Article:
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Student loan company files for bankruptcy

Posted: April 19, 2008 1:18 a.m.
Updated: June 20, 2008 5:02 a.m.
 
The Education Resources Institute, the oldest and largest nonprofit guarantor of private education loans in the country has filed for bankruptcy protection in Boston while it reorganizes, listing debt of as much as $1 billion and assets of more than $1 billion in its Chapter 11 petition.

This action was necessary as the nation's ongoing credit woes continue to cause unprecedented volatility in the student loan market and immense hardships on loan-related companies. Difficulties in financing the securitization of private education loans, along with a rise in borrower defaults and delinquencies brought on by a slow economy, have adversely impacted TERI's liquidity.

"Because of the recent turmoil in the financial markets, demand for bonds backed by student loans has evaporated," the company's chief executive, Willis J. Hulings III, said in court papers.

The lack of investor demand had made it harder for student lenders to raise money to finance their operations. CIT Group Inc. and NorthStar Education Finance Inc. last week said they will stop making new loans to U.S. students because lending costs have soared. Only two student loan companies sold debt in the asset-backed securities market last month, and no new private-loan bonds of the type that TERI specializes in have been bought this year.

Based in Boston, TERI is the largest nonprofit, private guarantor of student loans in the country, providing financial guarantees for First Marblehead Corp. The company helps students fill the funding gap when government-backed loans are not enough to cover the costs of college.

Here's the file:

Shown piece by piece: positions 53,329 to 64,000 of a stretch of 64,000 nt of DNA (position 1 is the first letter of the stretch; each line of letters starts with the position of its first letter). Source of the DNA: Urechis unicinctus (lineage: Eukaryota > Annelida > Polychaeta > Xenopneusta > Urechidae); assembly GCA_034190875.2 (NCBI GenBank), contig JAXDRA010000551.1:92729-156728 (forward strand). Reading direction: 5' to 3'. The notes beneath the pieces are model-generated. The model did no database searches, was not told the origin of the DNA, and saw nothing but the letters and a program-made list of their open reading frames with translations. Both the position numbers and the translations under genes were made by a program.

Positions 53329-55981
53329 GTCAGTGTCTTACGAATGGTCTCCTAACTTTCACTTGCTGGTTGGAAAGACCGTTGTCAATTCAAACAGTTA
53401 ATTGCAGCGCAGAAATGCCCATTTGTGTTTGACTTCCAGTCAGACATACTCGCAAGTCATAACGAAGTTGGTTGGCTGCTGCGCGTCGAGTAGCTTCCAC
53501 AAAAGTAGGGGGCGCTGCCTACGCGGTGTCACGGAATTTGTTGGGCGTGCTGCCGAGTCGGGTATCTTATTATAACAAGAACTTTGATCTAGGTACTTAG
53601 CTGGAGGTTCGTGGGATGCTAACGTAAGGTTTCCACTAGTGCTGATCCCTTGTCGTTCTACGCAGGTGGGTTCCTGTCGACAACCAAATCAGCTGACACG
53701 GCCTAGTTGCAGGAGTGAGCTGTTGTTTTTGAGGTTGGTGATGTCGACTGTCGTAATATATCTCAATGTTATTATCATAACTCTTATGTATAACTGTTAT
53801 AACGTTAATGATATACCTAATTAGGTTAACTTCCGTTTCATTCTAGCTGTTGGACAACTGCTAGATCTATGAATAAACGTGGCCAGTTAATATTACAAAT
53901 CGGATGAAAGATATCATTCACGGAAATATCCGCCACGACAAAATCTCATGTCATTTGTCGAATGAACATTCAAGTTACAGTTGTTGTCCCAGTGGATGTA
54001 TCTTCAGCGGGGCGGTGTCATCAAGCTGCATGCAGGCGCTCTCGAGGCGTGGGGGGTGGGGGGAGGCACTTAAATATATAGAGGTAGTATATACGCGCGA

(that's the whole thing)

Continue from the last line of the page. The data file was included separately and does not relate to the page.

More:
First Marblehead Chief Executive and President Jack Kopnisky said in an April 8 news release that since 2001, TERI "has been the exclusive third-party provider of borrower default guarantees for our clients' private student loans."

The nonprofit institute guarantees about 20 percent of private student loans, including $4 billion in new loans last year, Hulings said.

Colleges and universities have begun to see a tightening in access to private student loans, according to two recent reports, as a number of lenders have curtailed or stopped making some types of loans in both the private and federally backed loan markets. At the urging of Congress, The U.S. Education Department has taken a number of steps recently in case emergency measures become necessary to assure the availability of student loans.

"TERI believes that the filing of the Chapter 11 case will enable it to avoid a near-term liquidity crunch that, without the protections afford by Chapter 11, would threaten its viability," Hulings said, adding that the company hopes to develop a long-term business plan to continue its loan guarantee programs.


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